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John Newton (1829-1896)

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John Newton (1829-1896)

1897 Obituary [1]

JOHN NEWTON, born on the 14th June, 1829, belonged to an old Cheshire family, for more than two centuries settled at High Legh.

He received his early education at the Lymm Grammar School, where he displayed a marked talent for mathematics. Choosing for himself the profession of engineering, he was articled to the late Mr. C. E. Cawley, for nine years M.P. for Salford, with whom he remained for a time after his pupilage had expired.

While with Mr. Cawley he was occupied on the surveys and construction of the Manchester, Bury and Rossendale Railway (now part of the Lancashire and Yorkshire system) and of waterworks for Burnley, Heywood and other places.

In 1853 he was engaged by Mr. (now Sir Robert) Rawlinson to take charge of the drainage and water-supply works at Morpeth, Northumberland, and in the following year he was appointed Water Engineer of Swansea.

In 1856 he became Borough Surveyor of Preston, where he remained until 1866, when he returned to Manchester to join his former master, Mr. Cawley, in partnership under the style of Cawley and Newton, with offices a t Carlton Buildings, Manchester, and Whitehall, London.

For a short period Mr. J. M. Smith, a nephew of Mr. Cawley, was also a member of the firm. Mr. Cawley died in 1877, and Mr. Smith retired shortly after from ill health.

In 1881 Mr. Newton was joined by the late Mr. Robert Vawser who, however, retired in 1883 and was succeeded by Mr. C. E. Newton. For the past thirteen years the firm has been known under the name of John Newton and Son.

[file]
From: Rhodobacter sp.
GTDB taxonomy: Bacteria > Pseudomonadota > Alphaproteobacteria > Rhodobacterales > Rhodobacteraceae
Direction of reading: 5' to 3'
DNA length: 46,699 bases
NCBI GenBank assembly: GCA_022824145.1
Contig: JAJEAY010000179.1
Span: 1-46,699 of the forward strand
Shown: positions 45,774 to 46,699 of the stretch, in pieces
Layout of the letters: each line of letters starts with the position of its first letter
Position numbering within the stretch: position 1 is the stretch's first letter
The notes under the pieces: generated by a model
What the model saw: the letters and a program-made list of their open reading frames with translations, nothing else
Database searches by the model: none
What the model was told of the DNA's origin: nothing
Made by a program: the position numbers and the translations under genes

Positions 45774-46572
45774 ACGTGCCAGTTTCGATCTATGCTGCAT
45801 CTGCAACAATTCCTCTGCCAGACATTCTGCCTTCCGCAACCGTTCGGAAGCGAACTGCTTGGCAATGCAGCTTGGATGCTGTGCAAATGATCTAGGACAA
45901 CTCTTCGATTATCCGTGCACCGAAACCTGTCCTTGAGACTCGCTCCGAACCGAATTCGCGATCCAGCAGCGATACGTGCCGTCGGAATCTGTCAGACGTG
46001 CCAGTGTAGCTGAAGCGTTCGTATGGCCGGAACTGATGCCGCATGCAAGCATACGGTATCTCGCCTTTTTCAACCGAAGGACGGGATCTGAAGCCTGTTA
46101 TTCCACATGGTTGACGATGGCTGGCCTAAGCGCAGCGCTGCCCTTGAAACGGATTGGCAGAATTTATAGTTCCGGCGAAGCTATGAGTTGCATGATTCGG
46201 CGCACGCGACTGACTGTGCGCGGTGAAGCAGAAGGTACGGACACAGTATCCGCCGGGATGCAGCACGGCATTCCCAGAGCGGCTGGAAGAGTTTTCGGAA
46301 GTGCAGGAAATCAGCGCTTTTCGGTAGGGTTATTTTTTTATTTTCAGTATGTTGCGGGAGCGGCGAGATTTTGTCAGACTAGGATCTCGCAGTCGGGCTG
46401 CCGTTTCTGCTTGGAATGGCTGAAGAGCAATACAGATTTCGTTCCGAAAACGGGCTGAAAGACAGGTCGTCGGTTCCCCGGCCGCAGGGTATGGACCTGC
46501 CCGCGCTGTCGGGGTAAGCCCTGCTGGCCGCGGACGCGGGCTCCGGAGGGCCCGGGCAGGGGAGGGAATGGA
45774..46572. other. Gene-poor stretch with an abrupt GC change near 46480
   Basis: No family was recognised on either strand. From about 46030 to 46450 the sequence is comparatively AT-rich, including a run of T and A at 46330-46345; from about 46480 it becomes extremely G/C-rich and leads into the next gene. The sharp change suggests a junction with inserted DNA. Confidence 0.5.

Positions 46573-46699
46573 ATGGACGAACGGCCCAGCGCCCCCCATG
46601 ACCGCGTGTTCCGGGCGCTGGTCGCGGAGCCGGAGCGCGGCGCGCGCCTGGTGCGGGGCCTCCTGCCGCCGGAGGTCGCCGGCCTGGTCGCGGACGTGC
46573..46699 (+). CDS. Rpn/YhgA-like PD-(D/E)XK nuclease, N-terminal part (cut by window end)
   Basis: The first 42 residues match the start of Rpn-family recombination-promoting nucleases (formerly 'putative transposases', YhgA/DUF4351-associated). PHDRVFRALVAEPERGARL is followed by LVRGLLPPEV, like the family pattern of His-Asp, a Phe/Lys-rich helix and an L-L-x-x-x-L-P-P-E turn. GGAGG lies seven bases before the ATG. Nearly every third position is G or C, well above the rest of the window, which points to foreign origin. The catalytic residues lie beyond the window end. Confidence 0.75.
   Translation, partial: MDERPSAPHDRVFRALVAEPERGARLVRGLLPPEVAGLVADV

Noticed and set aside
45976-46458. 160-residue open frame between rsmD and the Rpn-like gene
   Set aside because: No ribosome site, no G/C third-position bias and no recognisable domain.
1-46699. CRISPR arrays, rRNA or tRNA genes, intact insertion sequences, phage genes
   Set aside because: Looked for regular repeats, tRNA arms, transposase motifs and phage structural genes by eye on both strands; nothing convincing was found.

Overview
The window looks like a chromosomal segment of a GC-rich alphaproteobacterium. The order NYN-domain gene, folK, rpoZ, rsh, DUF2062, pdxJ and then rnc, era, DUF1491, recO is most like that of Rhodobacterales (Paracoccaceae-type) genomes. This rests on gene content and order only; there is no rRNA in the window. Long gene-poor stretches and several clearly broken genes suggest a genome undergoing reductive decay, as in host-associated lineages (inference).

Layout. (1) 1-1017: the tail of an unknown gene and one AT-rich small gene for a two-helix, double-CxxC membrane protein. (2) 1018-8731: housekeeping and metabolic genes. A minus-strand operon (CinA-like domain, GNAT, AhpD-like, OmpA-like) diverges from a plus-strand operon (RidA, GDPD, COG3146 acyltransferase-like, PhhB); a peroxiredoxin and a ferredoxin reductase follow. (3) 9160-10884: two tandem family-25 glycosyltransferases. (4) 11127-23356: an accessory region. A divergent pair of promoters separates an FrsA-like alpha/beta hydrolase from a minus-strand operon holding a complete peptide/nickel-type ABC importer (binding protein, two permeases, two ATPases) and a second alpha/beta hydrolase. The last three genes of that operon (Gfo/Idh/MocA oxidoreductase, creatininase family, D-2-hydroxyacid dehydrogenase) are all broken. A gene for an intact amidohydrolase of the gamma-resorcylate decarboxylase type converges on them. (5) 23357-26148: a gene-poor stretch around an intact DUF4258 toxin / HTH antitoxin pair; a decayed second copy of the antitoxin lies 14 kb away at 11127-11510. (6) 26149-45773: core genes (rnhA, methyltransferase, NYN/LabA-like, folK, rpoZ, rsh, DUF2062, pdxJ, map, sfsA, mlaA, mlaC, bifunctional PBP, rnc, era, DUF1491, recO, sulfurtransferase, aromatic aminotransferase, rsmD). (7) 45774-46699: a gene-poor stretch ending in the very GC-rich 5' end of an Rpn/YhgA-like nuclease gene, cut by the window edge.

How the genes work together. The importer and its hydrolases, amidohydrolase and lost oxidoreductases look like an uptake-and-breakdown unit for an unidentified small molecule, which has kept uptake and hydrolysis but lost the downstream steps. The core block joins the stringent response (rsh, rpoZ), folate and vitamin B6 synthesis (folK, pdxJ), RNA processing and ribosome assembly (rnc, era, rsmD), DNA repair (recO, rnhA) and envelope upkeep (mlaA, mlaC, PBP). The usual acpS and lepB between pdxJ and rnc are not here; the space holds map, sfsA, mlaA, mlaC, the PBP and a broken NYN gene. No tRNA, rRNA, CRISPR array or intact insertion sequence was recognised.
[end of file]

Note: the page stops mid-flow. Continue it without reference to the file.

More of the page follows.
The field covered by Mr. Newton’s work was a wide one. As a hydraulic engineer he had an extensive practice and was responsible for the design and construction of water, sewerage and drainage works for many towns, not only in England but in Ireland, among which may be mentioned Altrincham, Bowdon, Chorley, Dartmouth, Dundalk, Paignton and Preston. He was also professionally engaged in engineering questions affecting many towns in the north of England. AS a witness before Parliamentary Committees he was well known, his acuteness and logical reasoning rendering him a valuable supporter or a formidable opponent.

During the busiest part of his life he was actively engaged in farming at High Legh and at Altrincham. The latter farm he had in 1869 laid out to receive the sewage of Altrincham, and the result of his experience made him a strong advocate for the land treatment of sewage where practicable. The Altrincham farm, though not widely known, has been for twenty-eight years one of the most successful and economical examples of sewage treatment in the north of England.

In 1887 Mr. Newton was appointed an arbitrator to the Board of Trade, and during the last few years he was largely engaged in the capacity of umpire in disputed cases. He died at his residence, Barrington House, Altrincham, on the 12th December, 1896, after a short illness from pneumonia. Mr. Newton took great interest in all local affairs and served as Chairman of the Altrincham District Council in 1896. To his work he brought tenacity of purpose, strong judgment and moral courage.

He was connected with the Institution for nearly forty years, having been elected an Associate on the 3rd February, 1857, and transferred to the class of Member on the 31st March, 1868.

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